Implications for humanitarianism?  Expect more Mumbai-style actions in your home town soon.  Just as small, flexible, semi-autonmous rapid response teams could be needed for a military response, might the same model work for humanitarian response?

Orlov on social collapse at the Long Now

February 17, 2009

Grumpy, humorous, tongue-in-cheek, survivalist predictions for the eminent arrival of the Former United States of America.

Orlov just gave a typically grumpy, humorous, and somewhat tongue-in-cheek presentation at the Long Now Foundation.  Boing Boing, Global Guerillas and others have highlighted his speech, which is probably gave him the most web coverage he’s had in a while.

In a 2006 presentation, “Closing the ‘Collapse Gap’: the USSR was better prepared for collapse than the US,” Orlov first laid out his USSR / USA empire collapse comparison that would later become his book, Reinventing Collapse: the USSR was better prepared for collapse than the USA.

Orlov argues that the USA is vulnerable to the kind of economic collapse experienced by the former USSR.  He cites huge deficits, foreign military entanglements, and the unsustainablilty of its suburban lifestyles.  Mix this with possible climate shocks, financial market volatility, and anything weird like suicide bombers, avian flu pandemic and you’ve got an interesting situation.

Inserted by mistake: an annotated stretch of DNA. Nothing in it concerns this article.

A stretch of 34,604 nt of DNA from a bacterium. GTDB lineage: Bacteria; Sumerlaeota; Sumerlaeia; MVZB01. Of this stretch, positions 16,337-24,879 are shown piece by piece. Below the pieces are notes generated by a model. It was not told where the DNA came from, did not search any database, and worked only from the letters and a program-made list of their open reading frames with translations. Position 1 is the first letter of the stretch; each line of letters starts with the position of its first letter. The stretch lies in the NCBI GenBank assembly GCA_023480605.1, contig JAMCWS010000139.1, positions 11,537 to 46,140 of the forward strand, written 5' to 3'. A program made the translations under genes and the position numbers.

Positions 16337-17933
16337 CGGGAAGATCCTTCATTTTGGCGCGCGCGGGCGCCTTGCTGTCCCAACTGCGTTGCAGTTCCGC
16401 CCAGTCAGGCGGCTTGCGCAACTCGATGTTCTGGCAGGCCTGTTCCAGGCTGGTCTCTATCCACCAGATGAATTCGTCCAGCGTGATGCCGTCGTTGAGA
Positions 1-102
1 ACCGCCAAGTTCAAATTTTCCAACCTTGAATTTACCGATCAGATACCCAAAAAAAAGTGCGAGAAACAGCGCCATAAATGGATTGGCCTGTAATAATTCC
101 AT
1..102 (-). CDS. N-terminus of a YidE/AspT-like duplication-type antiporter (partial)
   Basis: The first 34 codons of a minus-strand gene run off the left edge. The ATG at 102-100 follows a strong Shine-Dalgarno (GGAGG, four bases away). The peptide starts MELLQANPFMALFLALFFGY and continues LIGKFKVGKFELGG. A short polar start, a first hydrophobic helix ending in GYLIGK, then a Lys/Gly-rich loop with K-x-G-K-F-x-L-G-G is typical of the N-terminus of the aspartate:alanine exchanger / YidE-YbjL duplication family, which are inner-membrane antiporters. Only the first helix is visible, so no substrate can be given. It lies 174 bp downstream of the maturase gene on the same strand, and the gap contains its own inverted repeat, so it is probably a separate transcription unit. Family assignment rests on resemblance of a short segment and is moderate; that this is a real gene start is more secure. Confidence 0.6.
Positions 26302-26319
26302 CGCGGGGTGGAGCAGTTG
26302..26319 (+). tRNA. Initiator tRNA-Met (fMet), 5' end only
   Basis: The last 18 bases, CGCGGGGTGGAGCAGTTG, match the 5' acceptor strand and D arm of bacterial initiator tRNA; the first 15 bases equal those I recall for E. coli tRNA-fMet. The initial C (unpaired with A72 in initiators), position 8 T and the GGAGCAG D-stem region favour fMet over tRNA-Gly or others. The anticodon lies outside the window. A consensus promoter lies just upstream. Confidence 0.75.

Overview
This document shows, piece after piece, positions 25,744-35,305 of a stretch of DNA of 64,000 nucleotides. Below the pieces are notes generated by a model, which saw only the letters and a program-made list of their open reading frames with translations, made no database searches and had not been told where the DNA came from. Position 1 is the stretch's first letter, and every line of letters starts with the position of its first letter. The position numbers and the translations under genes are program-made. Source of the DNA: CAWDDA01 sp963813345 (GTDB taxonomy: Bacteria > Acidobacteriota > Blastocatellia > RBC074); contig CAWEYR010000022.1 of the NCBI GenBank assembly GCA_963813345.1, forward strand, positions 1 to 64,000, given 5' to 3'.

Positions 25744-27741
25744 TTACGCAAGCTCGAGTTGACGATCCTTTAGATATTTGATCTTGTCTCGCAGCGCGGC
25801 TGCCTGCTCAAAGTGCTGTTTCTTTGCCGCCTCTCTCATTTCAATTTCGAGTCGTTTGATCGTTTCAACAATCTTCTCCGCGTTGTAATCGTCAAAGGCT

The kinds of things Orlov expects after financial collapse will be very familiar to humanitarian workers.  Shortages of fuel, food, medicine and consumer items; electric, gas and water outages; hyperinflation; economic disruption, joblessness, vagrancy; increased criminal and black market activities; transport disruption.  He suggests that America should not expect “any grand rescue plans, innovative technology programs, or miracles of social cohesion.”

HFP isn’t in a position to comment on the veracity of his argument.  Instead we find the emergence of social collapse discussions in mainstream media tremendously fascinating.  Several commentators argue against spreading these memes because they could become self-fulfilling prophecies.  Others argue that they are important and overdue wake up calls.